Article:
1.5KW @ 100VRMS = 6.66 ohms
13.3KW @ 277VRMS = 5.77 ohms

I've just measured my tapwater resistance across two stainless metal rulers approx. 20mm apart, I get something like 6Kohms (it keeps climbing).

We are in an area of the UK which gets "very hard" water, and we don't use a water softener (we get through at least one electric kettle per year, and fit a new washing machine element every 3-4 years I guess), so I would expect our water to be lower impedance than the UK average.

Even if the KS units elements are closer, and much bigger, I cannot imagine how they hit even their lowest 'capacity' rating.  What am I missing here?
 

Offline Alphatronique

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Re: Heatworks Water Heater KickStarter
« Reply #21 on: January 03, 2014, 07:29:16 pm »
it may use lot of very close spaced plate for increase surface area
and or switching  power supply for increase voltage

but since water hardness vary allot i hard to handle  ,here it spring water whit  < 100 ppm

and very close placed plate may short whit sediment deposit ,and high power electronic whit DC-DC was likely to fail

i prefer simple and inexpensive electric heater  O0
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Offline fcb

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Re: Heatworks Water Heater KickStarter
« Reply #22 on: January 03, 2014, 09:08:37 pm »
The picture on the KS (kickstarter) shows a number of plates, perhaps 4 or 5 I could see.

They *could* use a SMPSU to boost the voltage and then alternate this across the plates - BUT it wouldn't be 99% efficient as they claim - I don't think they do.

It certainly doesn't look like 'vapourware' from the photos so I guess they must have proximity & surface area.

One other thing? How are they preventing leakage to earth from any current flowing out from the unit to metal piping at either end.  If one electrode was at 100VRMS and the impedance of the water from the end of the electrode through the outlet to metal pipe was, say, 10K - they would have 10mA earth current - perhaps 20mA if it's the same design at the inlet.  Surely enough to get ELCB's twitching?
 

Lurch

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Re: Heatworks Water Heater KickStarter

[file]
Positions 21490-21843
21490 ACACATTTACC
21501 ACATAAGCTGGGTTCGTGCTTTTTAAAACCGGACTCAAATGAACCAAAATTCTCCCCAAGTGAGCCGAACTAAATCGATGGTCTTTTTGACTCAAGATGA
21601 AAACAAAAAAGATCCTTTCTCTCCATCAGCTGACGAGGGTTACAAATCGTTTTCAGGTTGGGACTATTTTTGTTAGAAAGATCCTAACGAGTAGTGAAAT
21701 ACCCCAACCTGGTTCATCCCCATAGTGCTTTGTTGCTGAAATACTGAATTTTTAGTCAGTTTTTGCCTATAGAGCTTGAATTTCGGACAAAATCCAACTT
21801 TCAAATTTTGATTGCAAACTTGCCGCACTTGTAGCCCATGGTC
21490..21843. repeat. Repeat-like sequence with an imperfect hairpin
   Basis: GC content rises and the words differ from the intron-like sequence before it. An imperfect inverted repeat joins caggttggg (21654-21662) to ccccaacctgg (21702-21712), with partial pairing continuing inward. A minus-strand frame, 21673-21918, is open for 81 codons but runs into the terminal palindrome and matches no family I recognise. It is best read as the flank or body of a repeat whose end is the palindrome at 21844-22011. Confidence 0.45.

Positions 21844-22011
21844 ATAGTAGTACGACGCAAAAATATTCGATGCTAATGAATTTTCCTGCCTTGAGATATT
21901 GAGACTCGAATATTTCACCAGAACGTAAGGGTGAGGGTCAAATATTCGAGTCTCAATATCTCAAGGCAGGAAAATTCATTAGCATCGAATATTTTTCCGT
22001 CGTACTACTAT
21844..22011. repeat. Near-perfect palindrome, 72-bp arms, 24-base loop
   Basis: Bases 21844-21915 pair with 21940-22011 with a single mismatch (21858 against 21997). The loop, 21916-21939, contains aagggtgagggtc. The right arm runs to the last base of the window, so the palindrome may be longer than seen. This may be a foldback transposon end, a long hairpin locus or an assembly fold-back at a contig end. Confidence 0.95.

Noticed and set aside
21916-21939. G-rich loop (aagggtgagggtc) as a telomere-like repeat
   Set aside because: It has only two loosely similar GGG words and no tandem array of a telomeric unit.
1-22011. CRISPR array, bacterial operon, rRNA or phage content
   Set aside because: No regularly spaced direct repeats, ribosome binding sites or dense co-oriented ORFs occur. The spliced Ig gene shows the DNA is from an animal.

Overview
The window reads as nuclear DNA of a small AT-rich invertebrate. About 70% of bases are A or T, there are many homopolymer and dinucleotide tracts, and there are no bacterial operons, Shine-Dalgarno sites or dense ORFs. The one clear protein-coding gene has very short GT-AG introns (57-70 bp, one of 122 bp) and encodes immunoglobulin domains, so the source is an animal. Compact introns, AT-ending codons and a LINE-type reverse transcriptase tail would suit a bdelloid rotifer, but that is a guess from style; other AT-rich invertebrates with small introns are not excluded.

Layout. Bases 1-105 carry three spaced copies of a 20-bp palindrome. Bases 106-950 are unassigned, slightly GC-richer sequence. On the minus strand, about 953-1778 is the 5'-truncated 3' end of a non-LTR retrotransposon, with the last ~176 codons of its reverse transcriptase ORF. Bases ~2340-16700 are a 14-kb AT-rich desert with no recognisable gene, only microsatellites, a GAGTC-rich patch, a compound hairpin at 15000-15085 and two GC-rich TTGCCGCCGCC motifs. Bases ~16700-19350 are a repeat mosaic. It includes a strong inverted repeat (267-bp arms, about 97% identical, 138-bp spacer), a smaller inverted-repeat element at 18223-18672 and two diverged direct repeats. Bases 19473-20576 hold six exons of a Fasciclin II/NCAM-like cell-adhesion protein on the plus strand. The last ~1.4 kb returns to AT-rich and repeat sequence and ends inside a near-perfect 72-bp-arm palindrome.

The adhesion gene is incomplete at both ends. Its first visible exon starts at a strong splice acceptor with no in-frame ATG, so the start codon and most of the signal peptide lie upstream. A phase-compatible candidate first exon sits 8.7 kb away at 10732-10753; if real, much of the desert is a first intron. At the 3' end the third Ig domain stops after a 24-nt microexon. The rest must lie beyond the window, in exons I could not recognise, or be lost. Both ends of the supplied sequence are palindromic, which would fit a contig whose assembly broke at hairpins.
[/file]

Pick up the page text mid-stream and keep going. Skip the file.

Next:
« Reply #23 on: January 03, 2014, 09:18:05 pm »
One other thing? How are they preventing leakage to earth from any current flowing out from the unit to metal piping at either end.  If one electrode was at 100VRMS and the impedance of the water from the end of the electrode through the outlet to metal pipe was, say, 10K - they would have 10mA earth current - perhaps 20mA if it's the same design at the inlet.  Surely enough to get ELCB's twitching?

Maybe the continuous output adjustment somehow means that the plates aren't live for a full cycle? The blurb appears to infer that it is adjusted 50/60 times per second.
 

Offline fcb

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Re: Heatworks Water Heater KickStarter
« Reply #24 on: January 03, 2014, 10:47:44 pm »
One other thing? How are they preventing leakage to earth from any current flowing out from the unit to metal piping at either end.  If one electrode was at 100VRMS and the impedance of the water from the end of the electrode through the outlet to metal pipe was, say, 10K - they would have 10mA earth current - perhaps 20mA if it's the same design at the inlet.  Surely enough to get ELCB's twitching?

Maybe the continuous output adjustment somehow means that the plates aren't live for a full cycle? The blurb appears to infer that it is adjusted 50/60 times per second.
I don't think they will make any difference.  If they are pumping X kilowatts into the water they could well get X mA to earth.

I've briefly (very) looked at the patent linked in a previous comment, it certainly looks like it would/should work. However the unit they show on the KS page doesn't look like it has the 'plurality' of channels..

Perhaps it will succeed on KS, but can't help but think it's going to be a commercial flop.